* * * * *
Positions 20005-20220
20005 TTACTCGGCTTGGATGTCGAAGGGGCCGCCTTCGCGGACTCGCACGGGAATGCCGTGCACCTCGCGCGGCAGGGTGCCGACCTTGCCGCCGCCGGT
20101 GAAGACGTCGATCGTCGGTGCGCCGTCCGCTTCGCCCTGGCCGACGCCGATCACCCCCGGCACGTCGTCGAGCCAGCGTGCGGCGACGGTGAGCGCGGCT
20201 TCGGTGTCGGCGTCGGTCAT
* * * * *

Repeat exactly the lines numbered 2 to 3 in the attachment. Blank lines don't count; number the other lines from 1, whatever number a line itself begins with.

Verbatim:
20005 TTACTCGGCTTGGATGTCGAAGGGGCCGCCTTCGCGGACTCGCACGGGAATGCCGTGCACCTCGCGCGGCAGGGTGCCGACCTTGCCGCCGCCGGT
20101 GAAGACGTCGATCGTCGGTGCGCCGTCCGCTTCGCCCTGGCCGACGCCGATCACCCCCGGCACGTCGTCGAGCCAGCGTGCGGCGACGGTGAGCGCGGCT